A nonrefundable credit is a credit that is limited by the amount of the taxpayer’s tax liability for the year. A taxpayer is only entitled to claim nonrefundable tax credits to the extent that the combined amount of the credits does not exceed total income tax liability for the tax year. So unlike refundable credits (Q 8553), a nonrefundable credit can never result in a refund or credit.

      However, because certain nonrefundable credits in excess of a taxpayer’s tax liability for a tax year may be carried forward into future tax years (and others cannot be carried over), it is important to consider the order in which a taxpayer claims the nonrefundable credits.1

      The following tax credits are classified as nonrefundable credits:

      …Personal credits which consist of the child and dependent care credit;2 the credit for the elderly and the permanently and totally disabled,3 the qualified adoption credit,4 the nonrefundable portion of the child tax credit,5 the American Opportunity (the increased limits were made permanent by PATH), Hope Scholarship, and Lifetime Learning credits,6 the credit for elective deferrals and IRA contributions (the “saver’s credit,” which became permanent under PPA 2006);7

      …The nonbusiness energy property credit (extended through 2021)8; and the residential energy efficient property credit;9

      …Other nonbusiness credits;10

      …The general business credit is the sum of the following credits determined for the taxable year:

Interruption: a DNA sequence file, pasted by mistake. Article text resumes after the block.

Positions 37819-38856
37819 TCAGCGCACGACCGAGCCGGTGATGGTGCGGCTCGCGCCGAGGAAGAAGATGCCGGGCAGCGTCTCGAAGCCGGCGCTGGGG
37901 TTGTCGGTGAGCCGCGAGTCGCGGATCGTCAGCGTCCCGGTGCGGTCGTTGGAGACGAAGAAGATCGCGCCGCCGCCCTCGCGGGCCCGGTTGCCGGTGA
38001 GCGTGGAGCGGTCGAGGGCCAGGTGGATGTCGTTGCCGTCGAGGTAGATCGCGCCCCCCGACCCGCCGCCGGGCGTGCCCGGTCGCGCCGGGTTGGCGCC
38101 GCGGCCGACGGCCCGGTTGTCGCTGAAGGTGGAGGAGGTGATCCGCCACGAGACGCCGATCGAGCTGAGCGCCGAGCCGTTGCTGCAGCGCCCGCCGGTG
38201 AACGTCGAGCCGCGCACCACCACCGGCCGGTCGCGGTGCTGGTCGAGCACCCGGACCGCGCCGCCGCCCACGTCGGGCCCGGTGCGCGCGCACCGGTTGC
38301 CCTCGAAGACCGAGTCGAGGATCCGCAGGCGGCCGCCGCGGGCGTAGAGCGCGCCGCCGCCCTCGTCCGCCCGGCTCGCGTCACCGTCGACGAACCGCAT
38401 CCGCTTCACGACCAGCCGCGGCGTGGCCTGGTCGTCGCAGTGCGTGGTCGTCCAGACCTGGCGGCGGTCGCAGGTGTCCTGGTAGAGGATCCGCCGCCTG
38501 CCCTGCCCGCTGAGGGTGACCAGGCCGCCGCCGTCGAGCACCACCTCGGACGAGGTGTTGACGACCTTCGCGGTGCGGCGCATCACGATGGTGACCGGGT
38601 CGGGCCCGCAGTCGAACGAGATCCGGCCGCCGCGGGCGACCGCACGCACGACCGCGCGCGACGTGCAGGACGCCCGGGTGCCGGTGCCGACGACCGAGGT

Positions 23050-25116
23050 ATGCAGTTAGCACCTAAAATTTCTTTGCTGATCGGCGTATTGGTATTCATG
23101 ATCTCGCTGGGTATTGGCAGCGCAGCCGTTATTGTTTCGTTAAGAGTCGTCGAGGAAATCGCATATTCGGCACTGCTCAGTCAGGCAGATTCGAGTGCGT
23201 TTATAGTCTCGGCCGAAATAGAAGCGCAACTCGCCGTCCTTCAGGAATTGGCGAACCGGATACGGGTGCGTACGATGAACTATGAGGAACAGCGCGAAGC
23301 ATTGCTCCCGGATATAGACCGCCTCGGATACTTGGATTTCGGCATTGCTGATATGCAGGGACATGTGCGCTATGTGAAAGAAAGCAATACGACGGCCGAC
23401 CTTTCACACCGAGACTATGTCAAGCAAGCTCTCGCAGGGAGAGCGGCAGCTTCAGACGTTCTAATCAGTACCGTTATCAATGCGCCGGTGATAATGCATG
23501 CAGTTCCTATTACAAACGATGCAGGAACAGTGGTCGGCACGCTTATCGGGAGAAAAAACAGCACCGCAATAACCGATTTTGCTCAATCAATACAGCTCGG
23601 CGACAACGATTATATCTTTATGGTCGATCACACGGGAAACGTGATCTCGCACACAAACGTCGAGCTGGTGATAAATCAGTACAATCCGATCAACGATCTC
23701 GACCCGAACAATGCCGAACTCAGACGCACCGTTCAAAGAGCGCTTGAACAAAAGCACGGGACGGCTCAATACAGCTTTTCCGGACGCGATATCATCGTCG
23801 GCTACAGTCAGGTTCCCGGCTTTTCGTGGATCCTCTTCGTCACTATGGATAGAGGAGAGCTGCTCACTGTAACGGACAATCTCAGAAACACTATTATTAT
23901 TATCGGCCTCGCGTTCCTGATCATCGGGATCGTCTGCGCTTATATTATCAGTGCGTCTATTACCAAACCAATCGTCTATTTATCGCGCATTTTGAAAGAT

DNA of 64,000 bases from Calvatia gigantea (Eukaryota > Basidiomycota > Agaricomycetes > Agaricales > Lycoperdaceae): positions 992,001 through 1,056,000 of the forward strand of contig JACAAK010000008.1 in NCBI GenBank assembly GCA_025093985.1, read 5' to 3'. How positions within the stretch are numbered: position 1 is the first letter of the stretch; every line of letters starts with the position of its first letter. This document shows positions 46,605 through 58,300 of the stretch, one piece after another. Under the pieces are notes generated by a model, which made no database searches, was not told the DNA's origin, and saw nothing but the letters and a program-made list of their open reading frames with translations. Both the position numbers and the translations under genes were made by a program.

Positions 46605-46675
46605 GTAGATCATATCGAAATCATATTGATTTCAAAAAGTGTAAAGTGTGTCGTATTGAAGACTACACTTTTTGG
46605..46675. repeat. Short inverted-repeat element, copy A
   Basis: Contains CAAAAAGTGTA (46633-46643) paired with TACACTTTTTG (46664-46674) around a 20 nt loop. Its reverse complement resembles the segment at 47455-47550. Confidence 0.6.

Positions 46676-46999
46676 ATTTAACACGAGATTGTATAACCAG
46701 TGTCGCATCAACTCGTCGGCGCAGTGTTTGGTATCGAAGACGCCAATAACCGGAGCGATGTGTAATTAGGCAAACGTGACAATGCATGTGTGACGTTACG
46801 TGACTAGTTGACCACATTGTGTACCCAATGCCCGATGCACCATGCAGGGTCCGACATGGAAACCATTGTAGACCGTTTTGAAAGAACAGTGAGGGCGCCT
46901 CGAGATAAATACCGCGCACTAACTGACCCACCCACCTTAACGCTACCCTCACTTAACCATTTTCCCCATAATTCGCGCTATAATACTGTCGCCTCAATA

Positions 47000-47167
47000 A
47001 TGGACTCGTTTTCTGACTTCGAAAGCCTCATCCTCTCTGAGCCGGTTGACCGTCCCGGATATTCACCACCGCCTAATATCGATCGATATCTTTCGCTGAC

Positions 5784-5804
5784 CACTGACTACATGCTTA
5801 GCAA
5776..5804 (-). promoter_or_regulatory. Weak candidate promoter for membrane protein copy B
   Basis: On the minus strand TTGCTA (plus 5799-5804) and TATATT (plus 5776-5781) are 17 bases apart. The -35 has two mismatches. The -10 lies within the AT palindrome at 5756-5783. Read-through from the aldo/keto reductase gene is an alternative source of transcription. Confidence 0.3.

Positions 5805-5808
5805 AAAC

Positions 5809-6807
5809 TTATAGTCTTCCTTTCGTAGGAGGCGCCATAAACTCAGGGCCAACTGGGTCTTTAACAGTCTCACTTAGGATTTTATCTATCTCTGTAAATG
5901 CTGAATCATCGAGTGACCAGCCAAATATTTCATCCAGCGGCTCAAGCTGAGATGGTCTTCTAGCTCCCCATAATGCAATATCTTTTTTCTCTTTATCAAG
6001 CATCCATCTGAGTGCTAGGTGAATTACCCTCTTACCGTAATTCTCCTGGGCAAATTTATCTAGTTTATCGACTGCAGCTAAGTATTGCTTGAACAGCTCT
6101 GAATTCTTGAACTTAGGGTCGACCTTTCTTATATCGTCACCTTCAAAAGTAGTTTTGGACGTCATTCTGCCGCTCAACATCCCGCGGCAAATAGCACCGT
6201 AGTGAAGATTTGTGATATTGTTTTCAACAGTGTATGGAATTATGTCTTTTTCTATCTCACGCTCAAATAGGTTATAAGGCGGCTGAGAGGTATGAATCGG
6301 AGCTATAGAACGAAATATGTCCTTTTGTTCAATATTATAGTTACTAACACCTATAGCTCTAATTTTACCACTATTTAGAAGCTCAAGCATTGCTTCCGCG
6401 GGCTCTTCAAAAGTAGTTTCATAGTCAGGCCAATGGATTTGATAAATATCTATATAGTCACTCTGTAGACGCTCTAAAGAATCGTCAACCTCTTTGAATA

(1) the investment credit determined under IRC Section 46 (including the rehabilitation credit);

      (2) the work opportunity credit determined under IRC Section 51(a) (extended through 2025);

      Planning Point: The work opportunity tax credit (WOTC) can provide a valuable tax benefit for business owners who hire certain workers through the end of 2025.  Businesses can claim the WOTC for hiring workers classified into one of ten groups.  One of those groups includes individuals who have been unemployed for at least 27 consecutive weeks and have received state or federal unemployment benefits for at least a portion of that period. The employer must submit Form 8850 to their state workforce agency (not to the IRS) within 28 days after the employee begins work.  The employer claims the credit on their federal income tax return, based on wages paid during the first year of employment.  The credit is calculated on Form 5884 and claimed on Form 3800, General Business Credit.  Because of the pandemic and widespread unemployment relief, many additional small business clients may qualify for this credit in 2021 and 2022.

      (3) the alcohol fuels credit determined under IRC Section 40(a);

      (4) the research credit determined under IRC Section 41(a) (made permanent by PATH);

      (5) the low-income housing credit determined under IRC Section 42(a);

      (6) the enhanced oil recovery credit under IRC Section 43(a);

      (7) in the case of an eligible small business, the disabled access credit determined under IRC Section 44(a);

      (8) the renewable electricity production credit under IRC Section 45(a) (extended only through 2009 under EIEA 2008);

      (9) the empowerment zone employment credit determined under IRC Section 1396(a) (extended through 2025);

      (10) the Native American employment credit as determined under IRC Section 45A(a) (extended through 2021);

      (11) the employer Social Security credit determined under IRC Section 45B(a);